Monday, February 11, 2008


I am most aware of Susan Sontag as a result of being a fan of the work of Annie Leibowitz. I’ve never read any of Susan Sontag’s writing, but I came across this quote the other day, “Interpretation is the revenge of intellect upon art”. I think I need to read some of Ms. Sontag’s work.

Anyway, a sculptor I met last year referred me to an article on fractals and the analysis of Jackson Pollocks drip paintings. Pollock, another one I should have appreciated way sooner.

Richard Taylor, a physicist at the University of Oregon in Eugene - not far from my birthplace of Hillsboro (synchronicity?)- recognized and analyzed the fractals seen in the work of Mr. Pollock. After biology, physics was the only science that ever made much sense to me, but the whole fractal thing reminds me of Ms. Sontag’s quote. It, like all analysis and criticism, is after the fact. The act of concepting and creating is where the art lies. Beyond that there is a level of craft. One informs the other, but I can’t believe Mr. Pollock read a treatise on physics and thought, Hey, I can make those fractal things by dripping paint. I think he conceived of a different way of representing three dimensional space in two dimensions, utilizing his familiarity with media and its application,bravado, chaos, and maybe some bourbon. I wish I had been ready to appreciate his work sooner. I appreciated bourbon pretty early. Still do.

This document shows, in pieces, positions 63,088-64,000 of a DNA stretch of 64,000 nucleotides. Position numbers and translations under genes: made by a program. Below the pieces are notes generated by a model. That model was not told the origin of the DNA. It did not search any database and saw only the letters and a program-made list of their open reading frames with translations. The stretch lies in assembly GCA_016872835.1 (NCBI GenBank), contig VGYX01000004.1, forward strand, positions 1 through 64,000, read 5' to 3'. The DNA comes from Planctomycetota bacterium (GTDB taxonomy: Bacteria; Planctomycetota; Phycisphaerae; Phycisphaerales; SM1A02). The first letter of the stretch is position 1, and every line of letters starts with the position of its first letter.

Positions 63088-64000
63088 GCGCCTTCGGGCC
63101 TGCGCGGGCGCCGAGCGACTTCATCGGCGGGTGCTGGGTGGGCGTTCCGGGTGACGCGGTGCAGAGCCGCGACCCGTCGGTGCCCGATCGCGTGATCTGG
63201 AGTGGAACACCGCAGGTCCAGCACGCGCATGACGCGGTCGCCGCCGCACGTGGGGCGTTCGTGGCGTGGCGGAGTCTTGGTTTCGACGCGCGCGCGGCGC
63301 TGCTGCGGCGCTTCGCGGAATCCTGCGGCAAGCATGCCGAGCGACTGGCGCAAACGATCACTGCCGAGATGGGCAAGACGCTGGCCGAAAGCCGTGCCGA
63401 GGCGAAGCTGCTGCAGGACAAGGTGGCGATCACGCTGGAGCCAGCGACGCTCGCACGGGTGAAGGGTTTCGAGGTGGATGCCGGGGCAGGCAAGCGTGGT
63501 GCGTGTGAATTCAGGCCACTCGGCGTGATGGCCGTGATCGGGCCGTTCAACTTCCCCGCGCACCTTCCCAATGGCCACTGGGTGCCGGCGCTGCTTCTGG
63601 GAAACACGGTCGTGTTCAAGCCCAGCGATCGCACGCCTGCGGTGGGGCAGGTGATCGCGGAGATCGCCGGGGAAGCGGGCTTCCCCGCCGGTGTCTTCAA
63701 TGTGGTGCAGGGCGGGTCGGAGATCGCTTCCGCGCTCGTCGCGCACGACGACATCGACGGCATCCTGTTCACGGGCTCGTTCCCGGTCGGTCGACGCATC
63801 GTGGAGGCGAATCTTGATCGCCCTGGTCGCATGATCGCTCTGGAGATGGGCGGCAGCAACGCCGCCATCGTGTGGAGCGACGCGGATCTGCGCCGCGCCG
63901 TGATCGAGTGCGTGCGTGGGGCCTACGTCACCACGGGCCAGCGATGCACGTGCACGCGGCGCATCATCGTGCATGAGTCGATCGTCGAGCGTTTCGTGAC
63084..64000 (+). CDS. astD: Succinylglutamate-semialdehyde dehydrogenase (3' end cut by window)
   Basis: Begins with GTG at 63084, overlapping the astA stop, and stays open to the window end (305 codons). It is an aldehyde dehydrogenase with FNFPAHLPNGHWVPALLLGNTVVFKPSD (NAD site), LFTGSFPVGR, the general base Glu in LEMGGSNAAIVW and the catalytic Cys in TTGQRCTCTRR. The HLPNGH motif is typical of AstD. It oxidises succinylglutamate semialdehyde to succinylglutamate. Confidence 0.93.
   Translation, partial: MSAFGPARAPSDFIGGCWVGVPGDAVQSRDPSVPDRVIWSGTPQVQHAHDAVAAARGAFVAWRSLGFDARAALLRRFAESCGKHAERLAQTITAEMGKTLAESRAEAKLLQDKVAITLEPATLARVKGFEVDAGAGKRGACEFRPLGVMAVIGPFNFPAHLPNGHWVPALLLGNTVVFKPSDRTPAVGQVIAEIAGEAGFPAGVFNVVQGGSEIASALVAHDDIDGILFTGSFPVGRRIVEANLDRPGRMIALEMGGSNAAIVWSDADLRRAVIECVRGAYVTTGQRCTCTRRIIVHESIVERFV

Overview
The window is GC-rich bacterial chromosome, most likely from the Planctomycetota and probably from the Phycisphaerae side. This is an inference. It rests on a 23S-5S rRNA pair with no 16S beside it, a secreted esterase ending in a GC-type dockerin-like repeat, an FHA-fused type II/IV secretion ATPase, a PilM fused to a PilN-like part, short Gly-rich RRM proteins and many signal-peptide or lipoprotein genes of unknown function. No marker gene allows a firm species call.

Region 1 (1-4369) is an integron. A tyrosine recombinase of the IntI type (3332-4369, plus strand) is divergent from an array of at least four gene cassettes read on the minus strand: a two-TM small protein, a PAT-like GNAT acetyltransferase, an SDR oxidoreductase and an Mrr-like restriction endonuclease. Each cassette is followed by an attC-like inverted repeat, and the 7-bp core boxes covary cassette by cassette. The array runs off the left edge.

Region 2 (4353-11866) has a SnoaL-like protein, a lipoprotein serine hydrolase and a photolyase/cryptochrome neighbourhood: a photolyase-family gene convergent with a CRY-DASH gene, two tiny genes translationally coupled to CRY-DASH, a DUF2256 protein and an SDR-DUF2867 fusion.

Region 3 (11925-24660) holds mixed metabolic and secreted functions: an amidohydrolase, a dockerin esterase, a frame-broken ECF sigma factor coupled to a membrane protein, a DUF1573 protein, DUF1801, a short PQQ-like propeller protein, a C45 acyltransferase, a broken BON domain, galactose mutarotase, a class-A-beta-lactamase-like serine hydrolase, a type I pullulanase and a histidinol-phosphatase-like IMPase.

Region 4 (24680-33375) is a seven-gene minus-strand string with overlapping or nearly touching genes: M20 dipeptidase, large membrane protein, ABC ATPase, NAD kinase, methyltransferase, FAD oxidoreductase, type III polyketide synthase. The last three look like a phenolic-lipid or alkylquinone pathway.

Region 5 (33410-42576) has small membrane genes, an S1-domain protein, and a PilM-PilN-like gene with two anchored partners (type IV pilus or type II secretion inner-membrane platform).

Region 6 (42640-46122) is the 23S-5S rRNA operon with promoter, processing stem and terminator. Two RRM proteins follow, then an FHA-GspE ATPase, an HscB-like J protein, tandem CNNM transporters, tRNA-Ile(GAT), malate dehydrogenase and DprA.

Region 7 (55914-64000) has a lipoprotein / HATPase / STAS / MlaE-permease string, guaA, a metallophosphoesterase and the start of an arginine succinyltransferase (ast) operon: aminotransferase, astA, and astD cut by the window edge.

But some of the fractal observations are interesting. It turns out the relationship between fractals seen in nature, and what I am hoping/trying to put down in paint, may be something similar to what is seen in Pollock’s paintings, and in the work of any number of other painters. I’ll see if I can rustle up some of my own fractals later this week.

The images of Pollocks work were taken from the pdf Fractal Expressionism by Richard Taylor.

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